North Korean leader Kim Jong-un has been re-elected as chairman of the State Affairs Commission, the communist state's highest decision-making body, in a key parliamentary meeting, state media reported Friday.
The North's Premier Pak Pong-ju has also been replaced with Kim Jae-ryong, a senior member of the ruling Workers' Party of Korea, during the first session of the 14th Supreme People's Assembly held Thursday, the Korean Central News Agency said.
"The election of the Supreme Leader as chairman of the State Affairs Commission of the DPRK is the great political event of crucial historical significance," the KCNA said.
Kim was elected to the post first in June 2016, when the commission was created through an amendment to the constitution. Though it has been only three years since the election, his new five-year term should technically start with the beginning of the newly formed parliament.
Thursday's session drew keen attention as it would determine the new makeup of the country's leadership.
In the meeting, North Korea's nominal head of state Kim Yong-nam was replaced by Choe Ryong-hae, vice chairman of the State Affairs Commission, according to the media.
North Korea's top nuclear negotiator Kim Yong-chol and others involved in February's second summit with the United States, including Foreign Minister Ri Yong-ho and Vice Foreign Minister Choe Son-hui, were also elected as members of the State Affairs Commission.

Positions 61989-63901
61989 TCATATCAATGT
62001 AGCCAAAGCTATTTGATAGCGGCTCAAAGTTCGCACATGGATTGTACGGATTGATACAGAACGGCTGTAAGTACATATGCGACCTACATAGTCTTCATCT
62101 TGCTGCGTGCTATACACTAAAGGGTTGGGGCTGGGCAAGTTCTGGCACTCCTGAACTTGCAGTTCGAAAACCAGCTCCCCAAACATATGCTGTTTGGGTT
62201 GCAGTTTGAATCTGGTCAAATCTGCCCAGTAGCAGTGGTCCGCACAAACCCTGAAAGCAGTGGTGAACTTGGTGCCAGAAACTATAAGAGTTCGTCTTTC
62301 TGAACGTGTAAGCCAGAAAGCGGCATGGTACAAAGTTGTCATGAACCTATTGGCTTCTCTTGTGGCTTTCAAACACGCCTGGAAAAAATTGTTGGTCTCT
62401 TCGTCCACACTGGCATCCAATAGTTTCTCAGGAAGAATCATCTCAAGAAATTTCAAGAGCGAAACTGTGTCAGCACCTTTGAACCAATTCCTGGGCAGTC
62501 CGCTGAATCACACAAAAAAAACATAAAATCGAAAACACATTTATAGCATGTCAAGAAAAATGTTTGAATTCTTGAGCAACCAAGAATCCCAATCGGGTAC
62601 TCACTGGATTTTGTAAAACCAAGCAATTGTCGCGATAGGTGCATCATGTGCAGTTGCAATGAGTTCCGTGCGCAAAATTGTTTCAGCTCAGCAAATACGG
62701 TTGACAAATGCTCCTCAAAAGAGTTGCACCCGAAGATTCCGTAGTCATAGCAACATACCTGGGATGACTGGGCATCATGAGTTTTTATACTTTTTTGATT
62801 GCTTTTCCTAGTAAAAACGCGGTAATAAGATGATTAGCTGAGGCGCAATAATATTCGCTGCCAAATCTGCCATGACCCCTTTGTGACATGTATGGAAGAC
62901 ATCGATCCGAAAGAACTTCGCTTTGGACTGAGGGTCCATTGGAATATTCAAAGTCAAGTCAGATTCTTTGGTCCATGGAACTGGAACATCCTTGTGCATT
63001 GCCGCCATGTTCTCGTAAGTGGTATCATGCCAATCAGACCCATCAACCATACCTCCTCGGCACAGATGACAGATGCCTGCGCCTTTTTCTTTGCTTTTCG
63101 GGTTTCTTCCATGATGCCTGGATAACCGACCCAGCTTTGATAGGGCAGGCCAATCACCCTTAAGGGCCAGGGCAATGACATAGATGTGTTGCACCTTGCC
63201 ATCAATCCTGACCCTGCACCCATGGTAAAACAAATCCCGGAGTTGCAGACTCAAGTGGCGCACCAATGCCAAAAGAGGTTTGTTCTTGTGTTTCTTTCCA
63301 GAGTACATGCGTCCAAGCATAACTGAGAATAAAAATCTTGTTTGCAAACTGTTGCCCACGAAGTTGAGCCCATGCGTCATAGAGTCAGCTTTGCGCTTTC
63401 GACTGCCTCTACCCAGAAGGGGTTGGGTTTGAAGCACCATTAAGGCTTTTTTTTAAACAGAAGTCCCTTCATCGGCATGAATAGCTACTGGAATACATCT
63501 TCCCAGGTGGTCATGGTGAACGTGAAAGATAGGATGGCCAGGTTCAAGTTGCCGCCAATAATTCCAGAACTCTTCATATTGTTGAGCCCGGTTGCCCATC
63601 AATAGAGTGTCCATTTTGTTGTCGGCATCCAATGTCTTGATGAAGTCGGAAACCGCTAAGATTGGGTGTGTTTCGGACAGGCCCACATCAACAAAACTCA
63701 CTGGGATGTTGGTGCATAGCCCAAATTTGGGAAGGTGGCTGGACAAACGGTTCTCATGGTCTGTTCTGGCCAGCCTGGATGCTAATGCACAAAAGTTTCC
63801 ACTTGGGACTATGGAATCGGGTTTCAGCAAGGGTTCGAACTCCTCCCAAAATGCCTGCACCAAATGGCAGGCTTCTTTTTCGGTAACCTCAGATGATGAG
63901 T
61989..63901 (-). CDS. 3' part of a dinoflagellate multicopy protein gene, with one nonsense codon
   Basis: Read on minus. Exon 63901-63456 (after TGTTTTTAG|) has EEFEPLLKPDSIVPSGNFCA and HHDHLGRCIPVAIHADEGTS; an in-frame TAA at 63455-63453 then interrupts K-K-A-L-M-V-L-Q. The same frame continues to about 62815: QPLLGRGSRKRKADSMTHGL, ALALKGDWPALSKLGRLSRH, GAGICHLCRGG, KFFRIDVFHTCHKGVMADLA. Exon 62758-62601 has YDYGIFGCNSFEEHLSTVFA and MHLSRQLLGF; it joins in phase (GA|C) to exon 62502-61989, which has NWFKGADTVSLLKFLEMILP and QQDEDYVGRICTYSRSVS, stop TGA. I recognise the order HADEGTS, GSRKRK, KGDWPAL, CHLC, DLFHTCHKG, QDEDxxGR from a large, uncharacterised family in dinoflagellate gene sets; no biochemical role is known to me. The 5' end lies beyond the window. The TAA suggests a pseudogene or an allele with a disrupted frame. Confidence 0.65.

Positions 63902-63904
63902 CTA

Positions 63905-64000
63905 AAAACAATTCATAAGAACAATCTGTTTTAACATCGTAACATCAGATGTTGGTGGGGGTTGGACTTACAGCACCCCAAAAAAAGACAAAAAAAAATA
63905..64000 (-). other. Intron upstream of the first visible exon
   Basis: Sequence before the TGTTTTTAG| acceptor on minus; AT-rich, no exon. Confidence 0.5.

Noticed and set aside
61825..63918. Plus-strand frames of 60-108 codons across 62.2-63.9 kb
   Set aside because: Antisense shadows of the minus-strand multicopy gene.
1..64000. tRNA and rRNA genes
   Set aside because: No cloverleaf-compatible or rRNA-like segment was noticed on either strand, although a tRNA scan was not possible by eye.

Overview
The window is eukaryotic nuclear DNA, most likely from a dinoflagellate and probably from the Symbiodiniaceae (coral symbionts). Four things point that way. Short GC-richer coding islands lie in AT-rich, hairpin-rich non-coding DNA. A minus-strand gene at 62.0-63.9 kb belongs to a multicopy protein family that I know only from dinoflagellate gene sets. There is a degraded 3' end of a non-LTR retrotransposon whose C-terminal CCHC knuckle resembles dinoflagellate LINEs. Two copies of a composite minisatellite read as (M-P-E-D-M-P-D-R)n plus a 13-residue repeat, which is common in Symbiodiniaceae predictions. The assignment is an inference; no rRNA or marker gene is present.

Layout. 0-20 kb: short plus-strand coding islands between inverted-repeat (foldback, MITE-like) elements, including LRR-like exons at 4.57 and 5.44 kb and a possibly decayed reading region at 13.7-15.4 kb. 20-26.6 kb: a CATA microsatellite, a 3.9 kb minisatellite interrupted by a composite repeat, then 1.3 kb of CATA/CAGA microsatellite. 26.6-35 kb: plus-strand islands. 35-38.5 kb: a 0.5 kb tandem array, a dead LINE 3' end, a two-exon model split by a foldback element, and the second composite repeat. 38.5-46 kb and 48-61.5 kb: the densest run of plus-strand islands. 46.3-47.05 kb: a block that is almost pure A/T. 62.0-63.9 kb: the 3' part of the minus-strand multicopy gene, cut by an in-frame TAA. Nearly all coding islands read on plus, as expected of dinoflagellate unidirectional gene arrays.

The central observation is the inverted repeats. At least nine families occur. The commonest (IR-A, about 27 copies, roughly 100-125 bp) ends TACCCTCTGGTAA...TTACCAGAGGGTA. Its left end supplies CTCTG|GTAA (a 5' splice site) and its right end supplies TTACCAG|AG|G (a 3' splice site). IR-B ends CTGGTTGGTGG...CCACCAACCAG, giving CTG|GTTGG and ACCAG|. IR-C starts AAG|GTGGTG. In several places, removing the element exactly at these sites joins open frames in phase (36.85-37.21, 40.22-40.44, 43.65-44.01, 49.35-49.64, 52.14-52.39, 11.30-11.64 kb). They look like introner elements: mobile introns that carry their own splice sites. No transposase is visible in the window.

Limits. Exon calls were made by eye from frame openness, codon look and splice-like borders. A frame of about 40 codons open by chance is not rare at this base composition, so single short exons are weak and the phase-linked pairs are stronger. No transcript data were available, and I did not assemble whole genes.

The summit in Hanoi fell apart as North Korean leader Kim and U.S. President Donald Trump failed to find common ground over how to match Pyongyang's denuclearization steps with Washington's sanctions relief.
Pyongyang wanted major sanctions relief in exchange for dismantling its Yongbyon nuclear facility. But Washington insisted on what officials described as "a big deal" that called for trading sanctions relief for the dismantlement of all of the North's nuclear and other weapons programs.
During key party meetings held ahead of the parliamentary session, Kim stressed the importance of "self-reliance" repeatedly and urged his people to follow through on the party's strategic line of economic development.
He mentioned his second summit with Trump in late February but steered clear of criticism directly pointed at Washington or his country's nuclear program.
Thursday's parliamentary meeting coincided with summit talks between South Korean President Moon Jae-in and U.S. President Donald Trump in Washington on Thursday (local time).
The two shared the need for maintaining dialogue with North Korea to peacefully resolve its nuclear issue and Moon expressed hope to hold a fourth inter-Korean summit with Kim. Trump, however, reaffirmed his stance to maintain sanctions on Pyongyang to force it to give up its nuclear weapons program.
The parliamentary meeting, meanwhile, also touched upon budgetary issues for the communist state.
According to the KCNA, the North will assign 47.8 percent of its total expenditures this year to economic construction projects. The amount will expand 105.4 percent on-year.
In particular, its investment in science and technology will expand by 108.7 percent on-year.
The North forecast that its revenue will grow 103.7 percent on-year this year, with its expenditures projected to increase 105.3 percent over the same period, the state media reported.(Yonhap)